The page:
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Subject-specific modelling of pneumoperitoneum: model implementation, validation and human feasibility assessment

  • Mafalda CamaraEmail author
  • Shivali Dawda
  • Erik Mayer
  • Ara Darzi
  • Philip Pratt
Open Access
Original Article
  • 261 Downloads

Abstract

Purpose

The aim of this study is to propose a model that simulates patient-specific anatomical changes resulting from pneumoperitoneum, using preoperative data as input. The framework can assist the surgeon through a real-time visualisation and interaction with the model. Such could further facilitate surgical planning preoperatively, by defining a surgical strategy, and intraoperatively to estimate port positions.

Methods

The biomechanical model that simulates pneumoperitoneum was implemented within the GPU-accelerated NVIDIA FleX position-based dynamics framework. Datasets of multiple porcine subjects before and after abdominal insufflation were used to generate, calibrate and validate the model. The feasibility of modelling pneumoperitoneum in human subjects was assessed by comparing distances between specific landmarks from a patient abdominal wall, to the same landmark measurements on the simulated model.

Results

The calibration of simulation parameters resulted in a successful estimation of an optimal set parameters. A correspondence between the simulation pressure parameter and the experimental insufflation pressure was determined. The simulation of pneumoperitoneum in a porcine subject resulted in a mean Hausdorff distance error of 5–6 mm. Feasibility of modelling pneumoperitoneum in humans was successfully demonstrated.

Conclusion

Simulation of pneumoperitoneum provides an accurate subject-specific 3D model of the inflated abdomen, which is a more realistic representation of the intraoperative scenario when compared to preoperative imaging alone. The simulation results in a stable and interactive framework that performs in real time, and supports patient-specific data, which can assist in surgical planning.

Keywords

Pneumoperitoneum Surgical planning Biomechanical modelling Position-based dynamics 

Purpose

In laparoscopic procedures, the abdominal cavity is inflated with \(\hbox {CO}_{2}\) to a pressure between typically 10 and 16 mmHg, creating pneumoperitoneum. This insufflation induced between the internal organs and abdominal wall provides a workspace which allows triangulation of surgical instruments and the surgical viewpoint entry necessary to perform the procedure safely [1]. Laparoscopy is a complicated procedure, and significant research has been performed to assist the surgeon in the fields of intraoperative navigation and surgical planning. These are most commonly driven by preoperative 3D imaging (e.g. CT and MRI) and aim to simplify the procedure. However, intraoperatively the organs of the abdominal cavity deform and move significantly due to surgical manipulation, pneumoperitoneum, breathing and vessel pulsation. The pneumoperitoneum alone is estimated to induce a displacement to or movement of internal organs and the abdominal wall of up to 4 cm [2, 3]. These intraoperative phenomena change the anatomy with respect to preoperative imaging, thereby making the latter not a reliable prediction of the intraoperative environment. Therefore, using preoperative imaging without accounting for such changes is potentially misleading for the surgeon.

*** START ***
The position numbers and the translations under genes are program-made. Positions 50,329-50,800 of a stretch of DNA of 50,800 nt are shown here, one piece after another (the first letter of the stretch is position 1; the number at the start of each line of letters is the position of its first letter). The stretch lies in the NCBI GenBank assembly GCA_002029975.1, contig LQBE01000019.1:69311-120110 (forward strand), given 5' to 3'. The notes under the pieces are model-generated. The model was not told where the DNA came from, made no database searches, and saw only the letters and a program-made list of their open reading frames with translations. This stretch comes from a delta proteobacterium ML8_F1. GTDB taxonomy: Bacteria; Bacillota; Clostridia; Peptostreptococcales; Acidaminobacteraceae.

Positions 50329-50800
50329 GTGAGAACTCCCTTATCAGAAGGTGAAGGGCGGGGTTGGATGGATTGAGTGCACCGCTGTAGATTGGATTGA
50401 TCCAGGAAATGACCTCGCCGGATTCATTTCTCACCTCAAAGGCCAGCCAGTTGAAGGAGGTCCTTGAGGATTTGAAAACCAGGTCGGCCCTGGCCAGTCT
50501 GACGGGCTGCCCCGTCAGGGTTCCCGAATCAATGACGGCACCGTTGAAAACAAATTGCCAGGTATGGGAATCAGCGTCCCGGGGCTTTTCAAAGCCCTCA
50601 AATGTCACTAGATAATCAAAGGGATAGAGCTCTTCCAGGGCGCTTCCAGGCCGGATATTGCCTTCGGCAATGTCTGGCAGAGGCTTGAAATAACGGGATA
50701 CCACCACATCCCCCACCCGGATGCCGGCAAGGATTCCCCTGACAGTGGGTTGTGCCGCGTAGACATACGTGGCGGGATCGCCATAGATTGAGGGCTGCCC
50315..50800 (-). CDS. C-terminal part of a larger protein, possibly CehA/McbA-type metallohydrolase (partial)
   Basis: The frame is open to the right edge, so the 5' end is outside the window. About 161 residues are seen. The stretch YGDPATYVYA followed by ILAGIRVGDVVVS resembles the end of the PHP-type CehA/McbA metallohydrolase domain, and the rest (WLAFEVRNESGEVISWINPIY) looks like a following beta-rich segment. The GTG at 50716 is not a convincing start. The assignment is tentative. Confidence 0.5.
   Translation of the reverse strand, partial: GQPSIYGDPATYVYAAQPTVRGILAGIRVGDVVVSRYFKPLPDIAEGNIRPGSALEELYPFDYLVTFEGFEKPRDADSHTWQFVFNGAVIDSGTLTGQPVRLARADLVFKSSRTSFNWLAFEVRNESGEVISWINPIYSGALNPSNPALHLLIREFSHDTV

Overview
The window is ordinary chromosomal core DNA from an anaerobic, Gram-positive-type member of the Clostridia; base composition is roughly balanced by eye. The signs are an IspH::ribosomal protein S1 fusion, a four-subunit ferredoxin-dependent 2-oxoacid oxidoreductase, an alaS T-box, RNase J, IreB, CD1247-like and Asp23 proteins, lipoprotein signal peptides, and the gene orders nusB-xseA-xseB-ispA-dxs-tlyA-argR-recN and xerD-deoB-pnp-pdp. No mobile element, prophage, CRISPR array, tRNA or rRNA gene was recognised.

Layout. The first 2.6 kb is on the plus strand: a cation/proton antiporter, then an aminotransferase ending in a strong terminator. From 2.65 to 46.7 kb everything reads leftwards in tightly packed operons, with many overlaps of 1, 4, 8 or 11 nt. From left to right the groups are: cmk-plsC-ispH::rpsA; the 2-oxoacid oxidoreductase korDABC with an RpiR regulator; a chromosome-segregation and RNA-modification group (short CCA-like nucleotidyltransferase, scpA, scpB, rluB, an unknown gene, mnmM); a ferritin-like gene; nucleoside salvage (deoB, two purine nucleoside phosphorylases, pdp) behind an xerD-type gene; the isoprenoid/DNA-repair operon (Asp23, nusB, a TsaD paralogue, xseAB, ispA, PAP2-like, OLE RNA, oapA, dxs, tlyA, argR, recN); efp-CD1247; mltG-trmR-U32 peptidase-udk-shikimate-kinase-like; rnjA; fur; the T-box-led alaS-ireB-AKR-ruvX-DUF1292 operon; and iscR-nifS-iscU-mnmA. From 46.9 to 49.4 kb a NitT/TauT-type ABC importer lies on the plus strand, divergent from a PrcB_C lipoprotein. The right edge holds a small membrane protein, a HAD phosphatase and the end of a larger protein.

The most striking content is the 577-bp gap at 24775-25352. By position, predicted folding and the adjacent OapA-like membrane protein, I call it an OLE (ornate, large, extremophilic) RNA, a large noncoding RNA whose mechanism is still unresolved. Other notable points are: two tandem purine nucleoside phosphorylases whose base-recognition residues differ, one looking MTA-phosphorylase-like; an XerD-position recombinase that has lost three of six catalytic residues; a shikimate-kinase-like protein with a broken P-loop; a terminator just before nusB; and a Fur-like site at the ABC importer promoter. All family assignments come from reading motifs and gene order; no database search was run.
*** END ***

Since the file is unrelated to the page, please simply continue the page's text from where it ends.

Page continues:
In laparoscopy, port placement through the abdominal wall enables internal access for surgical instruments and the endoscope. Optimal port placement can assist in avoiding undesired poor dexterous control over instruments, which might prevent the ability to reach the desired targets. The placement of the endoscope, which subsequently guides the placement of following trocars, is blind in the Veress entry approach. Such is a cause of complications during laparoscopy that may result in vascular or organ damage [4]. An adequate estimation of trocar positioning is therefore fundamental to ensure the ease, quality and safety of the surgical procedure. However, to date there is no standard consensus on trocar positioning across different procedures [5]. Simple and generic guidelines have been proposed in the literature [4, 5], but trocar placement is performed typically according to the surgeon’s intuition based on surgical experience. The surgeon most commonly estimates the first trocar positioning based on the patient’s preoperative images and by mentally mapping that information onto the patient under insufflation intraoperatively. Preoperative data do not consider pneumoperitoneum and cannot account for modifications that occur due to it intraoperatively. This disparity between preoperative and intraoperative imaging strengthens the need for modelling the changes that occur due to insufflation.

Bano et al. [6] developed a patient-specific model of pneumoperitoneum for surgical planning, by simulating the movement of the abdominal wall, viscera and arteries (epigastric). The authors implemented a finite element method (FEM) approach with defined biomechanical parameters on segmented anatomical structures from CT scans. The simulation was validated with porcine subjects, resulting in an accurate estimation of insufflation. However, only two datasets were used for a single pressure and no assessment on humans was performed. Kitasaka et al. [7] implemented a model to simulate and visualise a virtual pneumoperitoneum, using an elastic deformation model based on a node–spring system. The authors used a preoperative tomographic image directly as input data and the method outputted an estimate of the deformed image resulting from the simulation of pneumoperitoneum. However, the model was too time-consuming to prepare and the overall method still required validation. The same group later developed a different approach based on tracking the movement of specific landmarks intraoperatively on a patient’s abdominal wall to assess the accuracy of simulating pneumoperitoneum [8]. By measuring the landmarks’ displacements and using them to feed an optimisation of the simulation parameters, the authors achieved improved accuracy when compared to the previous experience. More recently, the same group had developed a mass–spring system (MSS) approach to estimate the geometry of pneumoperitoneum [1]. The method required as input a given pressure, known mechanical properties and tomographic data. This implementation delivered an accurate deformed tomographic image, but required around 2.5 h per dataset and for an applied pressure of 30 mmHg.